While some modern NAS solutions have the ability to scale to support the raw capacity as well as the number of files that a single enterprise will manage in an FFS solution an FSS solution can leverage object storage’s unique capabilities to maintain a rich metadata history so that important attributes and policies can be tracked. For example, an FSS solution could embed sharing permissions, expiration dates, number of download limits as well as number of copy limits. Also because object storage tends to use off-the-shelf hardware and higher capacity hard disk the cost of the FSS solution is often less expensive. Finally FSS with object is typically just a first step for an organization’s use of the object storage. It paves the way for some of the other use cases described below.
Object Storage as an Archive Repository
If the total capacity of the data center is categorized, as a rule of thumb most data centers will find that less than 25% of the capacity is active and requires high-performance storage. In this active data set, more performance typically equals higher productivity or greater revenue generating opportunities. This data is best served by an all-flash or hybrid array primary storage array. The remaining 75% of data is made up of user file data, machine-generated or sensor data, backup data, copy data, and long-term archival data.
The object storage system is an ideal archive storage area, and archive especially with the simplification that object storage can bring to the process, is something that data centers should explore. The problem is that many data centers today count on their disk backup appliance and backup software as a pseudo-archive, retaining backup data for a long period and never removing it from primary storage. Using backup as archive means that backups of primary data will continue even if most of that data is unchanged. It also means that backup catalogs and disk backup appliance capacity requirements will increase.
Object storage can complement a disk backup appliance. Adding object storage as an archive tier and moving inactive data to that tier can reduce primary storage capacities significantly. The archive process also reduces the load on the backup process. It now has less data to backup and less data to store and manage. Object storage is an ideal archive tier because it can provide reasonable response times while being far more cost effective than a disk backup appliance.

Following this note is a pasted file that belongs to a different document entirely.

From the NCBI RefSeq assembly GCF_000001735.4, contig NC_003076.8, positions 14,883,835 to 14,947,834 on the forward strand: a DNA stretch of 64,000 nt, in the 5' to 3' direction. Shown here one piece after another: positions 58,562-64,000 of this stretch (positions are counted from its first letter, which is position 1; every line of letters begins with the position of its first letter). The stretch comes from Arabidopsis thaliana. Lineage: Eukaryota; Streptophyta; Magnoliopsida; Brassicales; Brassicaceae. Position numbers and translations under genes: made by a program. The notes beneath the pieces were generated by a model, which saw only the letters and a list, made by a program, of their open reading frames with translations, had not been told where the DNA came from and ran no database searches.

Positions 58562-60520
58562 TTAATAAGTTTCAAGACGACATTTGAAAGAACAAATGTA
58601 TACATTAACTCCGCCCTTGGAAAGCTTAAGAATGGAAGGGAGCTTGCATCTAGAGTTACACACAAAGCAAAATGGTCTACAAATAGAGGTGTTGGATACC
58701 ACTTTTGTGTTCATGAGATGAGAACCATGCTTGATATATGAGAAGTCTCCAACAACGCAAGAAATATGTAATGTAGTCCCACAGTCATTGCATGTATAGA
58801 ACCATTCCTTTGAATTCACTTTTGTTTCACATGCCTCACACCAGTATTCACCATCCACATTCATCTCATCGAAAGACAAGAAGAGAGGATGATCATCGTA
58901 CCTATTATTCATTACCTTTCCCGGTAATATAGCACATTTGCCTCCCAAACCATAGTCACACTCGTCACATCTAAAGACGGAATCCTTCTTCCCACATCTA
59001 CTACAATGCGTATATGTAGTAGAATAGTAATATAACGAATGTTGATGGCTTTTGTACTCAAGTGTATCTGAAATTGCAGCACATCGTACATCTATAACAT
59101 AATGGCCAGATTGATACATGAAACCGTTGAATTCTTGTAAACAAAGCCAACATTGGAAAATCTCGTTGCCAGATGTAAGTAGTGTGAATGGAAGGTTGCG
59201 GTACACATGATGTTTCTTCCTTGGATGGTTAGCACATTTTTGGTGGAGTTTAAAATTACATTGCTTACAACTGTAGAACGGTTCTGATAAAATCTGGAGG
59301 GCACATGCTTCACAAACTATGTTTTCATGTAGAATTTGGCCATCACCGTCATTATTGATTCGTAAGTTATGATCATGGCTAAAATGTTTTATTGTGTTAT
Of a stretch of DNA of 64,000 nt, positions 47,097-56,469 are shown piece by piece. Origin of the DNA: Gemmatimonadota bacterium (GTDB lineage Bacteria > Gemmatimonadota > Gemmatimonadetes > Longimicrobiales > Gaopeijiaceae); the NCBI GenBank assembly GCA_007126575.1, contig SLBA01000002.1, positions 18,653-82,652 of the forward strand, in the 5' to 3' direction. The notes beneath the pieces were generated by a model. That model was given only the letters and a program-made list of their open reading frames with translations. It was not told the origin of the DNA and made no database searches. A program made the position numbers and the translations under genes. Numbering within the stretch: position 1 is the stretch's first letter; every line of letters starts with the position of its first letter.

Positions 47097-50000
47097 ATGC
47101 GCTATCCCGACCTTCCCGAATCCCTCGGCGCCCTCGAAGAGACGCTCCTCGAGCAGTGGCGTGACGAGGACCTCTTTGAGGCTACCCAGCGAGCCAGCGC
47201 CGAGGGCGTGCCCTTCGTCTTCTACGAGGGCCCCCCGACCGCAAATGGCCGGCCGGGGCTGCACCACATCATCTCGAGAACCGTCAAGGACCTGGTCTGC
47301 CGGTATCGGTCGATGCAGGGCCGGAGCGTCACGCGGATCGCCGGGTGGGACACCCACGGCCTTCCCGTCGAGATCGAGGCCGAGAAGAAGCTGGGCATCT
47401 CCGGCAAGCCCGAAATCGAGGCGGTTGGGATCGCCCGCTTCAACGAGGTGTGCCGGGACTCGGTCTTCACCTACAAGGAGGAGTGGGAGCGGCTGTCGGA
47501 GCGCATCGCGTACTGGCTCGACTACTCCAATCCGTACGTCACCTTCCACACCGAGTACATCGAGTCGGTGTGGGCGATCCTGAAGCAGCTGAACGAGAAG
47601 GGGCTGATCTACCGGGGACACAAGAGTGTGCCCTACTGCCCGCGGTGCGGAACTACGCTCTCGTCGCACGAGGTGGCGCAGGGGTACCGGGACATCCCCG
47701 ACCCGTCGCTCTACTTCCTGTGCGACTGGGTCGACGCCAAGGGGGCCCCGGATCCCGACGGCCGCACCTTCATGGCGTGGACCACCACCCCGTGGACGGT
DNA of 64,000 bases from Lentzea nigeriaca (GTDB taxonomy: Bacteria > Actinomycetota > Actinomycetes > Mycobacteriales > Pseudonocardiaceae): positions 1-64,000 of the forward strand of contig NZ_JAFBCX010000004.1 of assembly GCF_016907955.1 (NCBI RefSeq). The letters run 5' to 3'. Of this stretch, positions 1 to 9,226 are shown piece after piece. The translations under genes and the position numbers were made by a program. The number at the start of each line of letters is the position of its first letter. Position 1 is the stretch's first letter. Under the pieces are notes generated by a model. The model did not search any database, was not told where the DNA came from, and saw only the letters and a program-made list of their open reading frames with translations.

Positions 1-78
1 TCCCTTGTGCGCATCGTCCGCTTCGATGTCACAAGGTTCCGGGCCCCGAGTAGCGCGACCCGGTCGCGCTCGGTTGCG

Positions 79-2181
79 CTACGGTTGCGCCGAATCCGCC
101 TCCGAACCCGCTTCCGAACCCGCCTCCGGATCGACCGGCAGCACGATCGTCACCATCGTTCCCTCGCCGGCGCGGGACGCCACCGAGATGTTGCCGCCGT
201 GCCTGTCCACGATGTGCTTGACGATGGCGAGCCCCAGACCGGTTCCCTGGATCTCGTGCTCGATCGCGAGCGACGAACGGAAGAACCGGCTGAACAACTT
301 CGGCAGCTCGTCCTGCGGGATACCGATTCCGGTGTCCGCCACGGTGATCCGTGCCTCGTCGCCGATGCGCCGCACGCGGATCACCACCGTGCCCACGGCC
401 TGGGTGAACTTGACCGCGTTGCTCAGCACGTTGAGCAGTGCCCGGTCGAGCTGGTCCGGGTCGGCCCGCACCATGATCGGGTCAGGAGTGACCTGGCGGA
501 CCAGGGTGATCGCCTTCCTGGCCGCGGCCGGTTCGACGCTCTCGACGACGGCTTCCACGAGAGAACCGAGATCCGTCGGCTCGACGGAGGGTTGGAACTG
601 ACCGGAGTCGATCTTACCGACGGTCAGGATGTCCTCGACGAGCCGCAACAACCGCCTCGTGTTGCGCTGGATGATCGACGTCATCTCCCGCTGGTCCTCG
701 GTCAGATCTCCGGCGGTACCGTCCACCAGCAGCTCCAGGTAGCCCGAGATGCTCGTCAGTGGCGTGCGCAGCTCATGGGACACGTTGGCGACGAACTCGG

To move this data to the object storage system, the customer can leverage a cloud gateway, which translates between NFS/CIFS and object storage, essentially turning the object storage system into a network share. Additionally, some backup software applications can natively leverage object storage as a means to move old backup sets out of the primary backup storage repository.
The archiving or backup software that drives the identification of archivable data and its movement to the object store can leverage object storage’s metadata to track expiration data, number of copies to be maintained and whether or not the file is allowed to be modified after being stored in the archive.
Privatizing the Public Cloud
A third area to consider is using object storage as a means to balance the use of the public cloud. The upfront costs of public cloud storage are very appealing, but the longer-term periodic costs do add up as capacity and retention requirements increase. As a result, many companies that began cloud initiatives are now looking for a way out or looking to create a hybrid approach to cloud usage where some of the data is on-premises. The problem is their applications are now written to support cloud storage that is typically object based or at least need to be to support a hybrid model.
In this use case, object storage allows the organizations to move data back and forth between the cloud and on-premises without having to change their applications. Plus object storage systems provide many, if not most, of the same benefits of cloud storage; cost effective capacity, pay-as-you-grow scaling, and high data durability. To that, they add lower latent access of data and increased control over data security.
It is important to note that moving from a public cloud storage model only to a hybrid mode does not return the data center to square one. By leveraging a storage infrastructure similar to the cloud provider, object storage, the data center should see gains in operational efficiency. In addition, the object storage system through replication or data dispersion can easily replicate data to a second or even multiple facilities addressing both disaster recovery and data distribution needs. Data centers can leverage their private cloud for FSS and other solutions and the public cloud as a deep archive. They may also find that the operating cost of the object storage system is so compelling that they shift to a private model only.